After Hours (1985) from Johnny Web (Uncle Scoopy; Greg Wroblewski) and Tuna

Neither of us is very enthusiastic about this stylish, surrealistic, dark comedy from Martin Scorsese. We have some admiration for it, but not much love.

Scoop's words in white:

If you're a baseball fan, you know that you can estimate a team's pennant chances by looking at the guy who bats third. If the best hitter on the team is Albert Pujols, the team is not automatically a pennant contender, but it could be. On the other hand, if you have Abraham Nunez batting third, there isn't any chance that your team will be in the hunt. I mean no disrespect against Nunez or the Royals, but the point is that he could not be batting third on a pennant contender. Most pennant contenders have three or four hitters (or more) better than the Royals' best. The Cardinals have at least four hitters who are good enough to be hitting third in the Royals' lineup. When the Yankees were healthy, their first seven hitters were all guys who would immediately be hitting in the three hole if traded to the Royals.

This brings us to the subject of Griffin Dunne. If you are making a film and Griffin Dunne is your peppy utility infielder, a guy who can bat eighth and lay down a bunt for the big hitters, then you may field a winner, but if Dunne is the best man on the field, your go-to guy for everything, then you're in the film equivalent of the Kansas City Royals. Dunne has been effective in small doses as the comical sidekick or the zany neighbor or something, but he really doesn't have the charisma or the range to carry a movie.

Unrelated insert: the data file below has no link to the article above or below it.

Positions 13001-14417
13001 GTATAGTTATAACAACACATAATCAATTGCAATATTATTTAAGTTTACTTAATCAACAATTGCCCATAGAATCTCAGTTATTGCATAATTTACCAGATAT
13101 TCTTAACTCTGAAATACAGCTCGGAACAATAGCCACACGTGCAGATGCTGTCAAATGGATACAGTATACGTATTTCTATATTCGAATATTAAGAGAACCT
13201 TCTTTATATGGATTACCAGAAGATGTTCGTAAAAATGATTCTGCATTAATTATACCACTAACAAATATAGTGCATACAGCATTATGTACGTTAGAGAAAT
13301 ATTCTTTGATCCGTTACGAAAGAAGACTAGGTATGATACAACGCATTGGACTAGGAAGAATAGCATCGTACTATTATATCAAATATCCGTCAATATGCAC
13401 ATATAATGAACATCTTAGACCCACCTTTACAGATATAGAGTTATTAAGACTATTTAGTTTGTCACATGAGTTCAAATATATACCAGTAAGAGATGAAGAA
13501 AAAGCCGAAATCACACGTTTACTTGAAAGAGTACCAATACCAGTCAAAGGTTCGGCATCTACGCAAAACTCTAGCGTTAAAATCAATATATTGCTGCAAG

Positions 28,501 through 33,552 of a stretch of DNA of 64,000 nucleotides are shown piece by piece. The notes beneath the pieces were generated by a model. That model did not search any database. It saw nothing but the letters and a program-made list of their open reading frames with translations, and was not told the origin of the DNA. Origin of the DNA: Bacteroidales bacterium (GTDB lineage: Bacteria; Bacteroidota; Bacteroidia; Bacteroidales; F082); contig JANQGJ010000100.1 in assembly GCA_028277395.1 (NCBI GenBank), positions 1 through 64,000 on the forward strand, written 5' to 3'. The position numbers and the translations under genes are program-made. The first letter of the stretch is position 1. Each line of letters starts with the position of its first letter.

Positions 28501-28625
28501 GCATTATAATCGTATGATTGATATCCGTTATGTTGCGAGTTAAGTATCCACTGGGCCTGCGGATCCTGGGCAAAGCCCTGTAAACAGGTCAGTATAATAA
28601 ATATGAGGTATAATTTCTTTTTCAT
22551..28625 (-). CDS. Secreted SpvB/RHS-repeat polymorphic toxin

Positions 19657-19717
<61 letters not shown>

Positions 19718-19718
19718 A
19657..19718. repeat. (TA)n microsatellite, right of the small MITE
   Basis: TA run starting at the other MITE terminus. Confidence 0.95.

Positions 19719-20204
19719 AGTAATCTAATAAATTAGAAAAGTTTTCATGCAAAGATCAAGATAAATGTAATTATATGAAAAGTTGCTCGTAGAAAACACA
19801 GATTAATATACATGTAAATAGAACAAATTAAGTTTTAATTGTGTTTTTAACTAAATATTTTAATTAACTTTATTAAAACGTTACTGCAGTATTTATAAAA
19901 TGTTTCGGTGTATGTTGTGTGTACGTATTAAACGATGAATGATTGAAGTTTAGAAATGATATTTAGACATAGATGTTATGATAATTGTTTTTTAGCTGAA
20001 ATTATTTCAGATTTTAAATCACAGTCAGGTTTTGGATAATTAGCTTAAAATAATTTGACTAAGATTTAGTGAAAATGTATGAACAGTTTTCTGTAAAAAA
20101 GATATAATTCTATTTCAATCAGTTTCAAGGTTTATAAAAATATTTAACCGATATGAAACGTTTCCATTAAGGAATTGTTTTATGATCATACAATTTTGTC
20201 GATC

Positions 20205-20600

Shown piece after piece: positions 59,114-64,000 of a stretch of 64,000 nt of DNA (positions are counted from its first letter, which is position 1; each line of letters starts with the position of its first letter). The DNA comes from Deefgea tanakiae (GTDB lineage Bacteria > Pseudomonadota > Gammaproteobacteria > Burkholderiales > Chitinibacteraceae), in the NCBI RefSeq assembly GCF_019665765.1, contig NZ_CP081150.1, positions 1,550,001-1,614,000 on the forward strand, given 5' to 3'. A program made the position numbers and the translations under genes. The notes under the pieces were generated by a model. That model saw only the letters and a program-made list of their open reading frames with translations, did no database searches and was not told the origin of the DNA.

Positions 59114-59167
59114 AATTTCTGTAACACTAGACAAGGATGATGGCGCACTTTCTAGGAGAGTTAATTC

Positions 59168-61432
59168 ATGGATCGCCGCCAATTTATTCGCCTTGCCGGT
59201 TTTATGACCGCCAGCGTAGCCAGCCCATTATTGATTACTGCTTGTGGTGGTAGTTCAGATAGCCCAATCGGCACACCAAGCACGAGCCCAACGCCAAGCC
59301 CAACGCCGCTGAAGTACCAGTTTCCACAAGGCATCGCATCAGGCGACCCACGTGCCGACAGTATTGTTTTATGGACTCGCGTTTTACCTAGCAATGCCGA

In After Hours, he delivers a flat, monotonous performance as a contemporary man trapped in a modern version of a Kafkasque fantasy. His performance is not necessarily unrealistic. Perhaps it is very realistic. Most of us are monotonous and predictable, I suppose, and Dunne stands in our shoes as the "normal" guy in a surreal world. But realistic, repetitious mannerisms are not necessarily suited for entertainment films.